COVID-19 has changed almost every industry across the planet in one way or another and the food and restaurant industry is no different. The online food delivery industry has grown by 11.5% in revenue this year, with an increase of 9.8% in users in comparison to 2019. New and innovative delivery services and tools have become more successful than ever before. This includes companies such as Cuboh, an online ordering service that brings all delivery apps together in one system for easier access for restaurant owners and managers.
Undoubtedly, this shift in consumer behavior as a result of social distancing measures will have a knock-on effect on the food industry moving forward. So what can we expect to see for the future of the food industry, and will these changes stay with us permanently?
With the COVID-19 lockdown forcing people to stay at home and businesses and restaurants closing down everywhere in the first half of 2020, the only way that people could enjoy restaurant food was through online orders, often through a delivery app. Those working in a restaurant kitchen were forced to adapt quickly to the new online ordering platforms, becoming a virtual restaurant overnight.
Luckily, there were already responses and help in place to help traditional brick and mortar restaurants become virtual kitchens. Cuboh.com is an online ordering manager that brings all food delivery apps together in one place so that online orders and menus are easier to manage. Customers go about the takeout service in the same way as before, using apps like Uber Eats, Doordash, and Deliveroo, but the orders all come through to the virtual kitchen in one place. This makes life far easier for business owners and restauranteurs. Online ordering apps should be made easier for everyone involved, and Cuboh is making that dream a reality.
Smaller chains struggling
Another effect in the restaurant industry is that smaller independent and family-owned businesses, in particular, are struggling. In the US, it was predicted that 75% of the nation’s independent restaurants could close permanently as a result of the pandemic. Hospitality industries naturally rely on foot traffic and a customer base that is able to be out and about on the streets. Although there was a revenue increase for online orders, many smaller chains could not afford the cost of being on this bunch of solutions and didn’t have the opportunity to open an online storefront. For those who were restricted to staying as brick and mortar eateries, there weren’t many reliable ways to continue drumming up business.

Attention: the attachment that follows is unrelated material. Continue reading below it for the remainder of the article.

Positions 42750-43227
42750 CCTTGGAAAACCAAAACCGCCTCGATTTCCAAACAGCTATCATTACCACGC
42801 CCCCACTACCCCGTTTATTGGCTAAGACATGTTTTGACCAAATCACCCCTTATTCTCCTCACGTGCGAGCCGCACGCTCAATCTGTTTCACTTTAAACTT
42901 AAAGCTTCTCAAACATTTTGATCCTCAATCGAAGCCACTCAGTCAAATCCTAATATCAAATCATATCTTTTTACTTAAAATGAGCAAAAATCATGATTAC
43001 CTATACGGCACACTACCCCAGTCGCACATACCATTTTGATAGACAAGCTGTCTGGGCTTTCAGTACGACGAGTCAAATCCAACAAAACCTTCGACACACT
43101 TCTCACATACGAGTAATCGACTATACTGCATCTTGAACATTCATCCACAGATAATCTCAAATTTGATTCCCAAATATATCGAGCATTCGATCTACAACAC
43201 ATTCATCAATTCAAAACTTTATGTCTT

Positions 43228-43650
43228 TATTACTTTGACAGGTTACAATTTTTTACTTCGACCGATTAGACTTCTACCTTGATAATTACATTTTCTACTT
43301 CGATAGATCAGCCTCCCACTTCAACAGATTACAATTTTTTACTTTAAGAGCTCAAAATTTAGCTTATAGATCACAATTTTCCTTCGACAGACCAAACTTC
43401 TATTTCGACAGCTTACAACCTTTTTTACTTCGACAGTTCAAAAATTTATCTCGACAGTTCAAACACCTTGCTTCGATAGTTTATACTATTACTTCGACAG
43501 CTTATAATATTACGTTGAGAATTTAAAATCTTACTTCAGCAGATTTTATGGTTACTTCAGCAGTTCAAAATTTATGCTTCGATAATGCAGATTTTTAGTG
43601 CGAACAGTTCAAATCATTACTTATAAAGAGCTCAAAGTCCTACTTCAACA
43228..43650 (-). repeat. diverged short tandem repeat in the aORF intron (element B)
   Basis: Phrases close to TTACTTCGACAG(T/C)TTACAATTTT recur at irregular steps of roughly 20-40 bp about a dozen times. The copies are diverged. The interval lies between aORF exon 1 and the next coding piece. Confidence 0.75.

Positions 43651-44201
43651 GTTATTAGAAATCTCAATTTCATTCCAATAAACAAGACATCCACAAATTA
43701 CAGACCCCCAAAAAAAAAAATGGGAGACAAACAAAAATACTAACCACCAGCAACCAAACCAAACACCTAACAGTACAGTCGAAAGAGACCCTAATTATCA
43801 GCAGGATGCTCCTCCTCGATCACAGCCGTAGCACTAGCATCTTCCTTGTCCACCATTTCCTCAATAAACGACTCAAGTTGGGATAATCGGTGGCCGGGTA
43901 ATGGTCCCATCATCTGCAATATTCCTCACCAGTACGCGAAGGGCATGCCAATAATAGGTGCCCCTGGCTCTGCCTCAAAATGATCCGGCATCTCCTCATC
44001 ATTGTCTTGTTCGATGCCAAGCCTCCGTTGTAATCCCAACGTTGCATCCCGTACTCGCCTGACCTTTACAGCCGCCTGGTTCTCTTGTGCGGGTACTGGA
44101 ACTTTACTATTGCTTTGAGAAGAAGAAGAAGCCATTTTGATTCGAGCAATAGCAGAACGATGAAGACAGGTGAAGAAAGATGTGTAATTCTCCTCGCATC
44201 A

Many took to social media to appeal to their loyal customers and offered vouchers that could be redeemed after lockdown. Creative ideas like this one mean that now restrictions are being loosened, hopefully, times will start to improve for these smaller chains and businesses.
Beginning the reopening process
Eateries everywhere are starting to open up their services to the public once again, but it’s clear that the overall experience has changed drastically. Hours of operation have been reduced so that workers have time to make sure all cleaning processes are up to the proper standard in the interest of public health and menu items have also been widely reduced to adhere to disease control best practices.
There has also been a widespread change in consumer habits. For instance, 26% of consumers report an increase in their alcohol consumption and 22% say they are looking forward to being able to order specialty drinks and cocktails once they can return to restaurants and bars. Restaurant owners should, therefore, make sure that their alcoholic beverages are fully stocked and ready to supply the uptake in demand for alcohol content. Prepare your bartender: it seems the amount of alcohol they’ll be pouring will be skyrocketing!
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